Squealing brakes cost auto manufacturers several hundred million dollars a year in warranty repairs and are among consumers’ top 20 vehicle complaints – even in luxury cars. Now, acoustics researchers at the Georgia Institute of Technology have developed a solution that could stop the problem of noisy brakes once and for all.
Professor Ken Cunefare (foreground) displays an actuator that would be part of an active control system to stop brake squeal in vehicles. Graduate Research Assistant Jeff Badertscher poses with brake dynamometer used to test the system.
Georgia Tech Photo: Gary Meek
Close-up of actuator that would be part of an active control system to stop brake squeal in vehicles. It includes a piezoceramic stack that generates a dithering frequency to control the squeal.
Georgia Tech Photo: Gary Meek
In disc brakes, squeal can occur when the brake pads contact the rotor while the vehicle is moving at low speeds, setting up a vibration that manifests itself as an annoying high-pitched squeal. The noise doesn’t affect brake operation, but the problem – which occurs in cars, trucks and buses – leads to needless replacement of brake pads and the addition of shims, damping materials and other parts designed to stop the noise.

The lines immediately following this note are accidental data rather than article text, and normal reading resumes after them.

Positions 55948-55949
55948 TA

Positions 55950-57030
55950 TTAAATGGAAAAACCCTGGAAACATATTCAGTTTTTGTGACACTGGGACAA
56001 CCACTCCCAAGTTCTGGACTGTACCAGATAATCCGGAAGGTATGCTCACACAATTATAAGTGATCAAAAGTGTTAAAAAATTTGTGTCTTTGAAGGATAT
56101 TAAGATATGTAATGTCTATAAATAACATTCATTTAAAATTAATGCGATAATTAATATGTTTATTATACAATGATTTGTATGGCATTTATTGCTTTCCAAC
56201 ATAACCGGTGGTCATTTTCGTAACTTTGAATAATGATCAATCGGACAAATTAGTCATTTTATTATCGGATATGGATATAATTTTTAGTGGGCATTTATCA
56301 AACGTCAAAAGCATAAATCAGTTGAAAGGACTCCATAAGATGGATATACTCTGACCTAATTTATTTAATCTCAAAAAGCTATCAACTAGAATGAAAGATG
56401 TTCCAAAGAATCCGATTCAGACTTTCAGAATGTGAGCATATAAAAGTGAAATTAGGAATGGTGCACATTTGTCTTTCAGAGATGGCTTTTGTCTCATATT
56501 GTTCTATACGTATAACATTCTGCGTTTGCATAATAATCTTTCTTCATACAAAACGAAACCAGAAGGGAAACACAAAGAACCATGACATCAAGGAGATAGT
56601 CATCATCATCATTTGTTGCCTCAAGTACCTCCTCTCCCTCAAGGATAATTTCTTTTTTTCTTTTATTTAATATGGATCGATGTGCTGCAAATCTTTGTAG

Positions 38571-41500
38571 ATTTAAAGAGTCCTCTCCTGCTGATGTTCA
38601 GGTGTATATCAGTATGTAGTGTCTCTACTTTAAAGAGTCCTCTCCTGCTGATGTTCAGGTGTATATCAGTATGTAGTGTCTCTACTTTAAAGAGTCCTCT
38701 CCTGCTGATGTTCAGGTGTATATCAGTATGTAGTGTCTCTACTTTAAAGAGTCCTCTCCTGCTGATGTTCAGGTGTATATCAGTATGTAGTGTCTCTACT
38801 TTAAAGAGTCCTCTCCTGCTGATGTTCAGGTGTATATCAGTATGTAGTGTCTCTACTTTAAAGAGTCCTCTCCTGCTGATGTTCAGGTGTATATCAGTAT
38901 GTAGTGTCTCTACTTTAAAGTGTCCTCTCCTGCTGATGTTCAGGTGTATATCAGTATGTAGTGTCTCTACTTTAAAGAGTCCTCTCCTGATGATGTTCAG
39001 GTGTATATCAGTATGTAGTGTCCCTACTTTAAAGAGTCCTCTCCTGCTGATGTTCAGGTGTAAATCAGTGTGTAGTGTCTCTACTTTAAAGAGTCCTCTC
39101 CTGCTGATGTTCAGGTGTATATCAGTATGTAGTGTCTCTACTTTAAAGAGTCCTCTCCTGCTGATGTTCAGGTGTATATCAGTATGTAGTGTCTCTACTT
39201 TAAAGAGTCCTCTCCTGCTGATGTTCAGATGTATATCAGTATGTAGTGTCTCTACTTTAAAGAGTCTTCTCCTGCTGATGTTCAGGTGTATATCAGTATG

“A squealing brake still works, and from an engineering perspective, there is no safety problem when the brakes are squealing,” said Kenneth Cunefare, an acoustics researcher in Georgia Tech’s School of Mechanical Engineering. “But it’s a perceived problem with the quality of the vehicle. If you’ve bought a new luxury car, you don’t want the brakes to squeal. So manufacturers must spend money on warranty repairs that shouldn’t be necessary.”
John Toon | Georgia Institute of Technology
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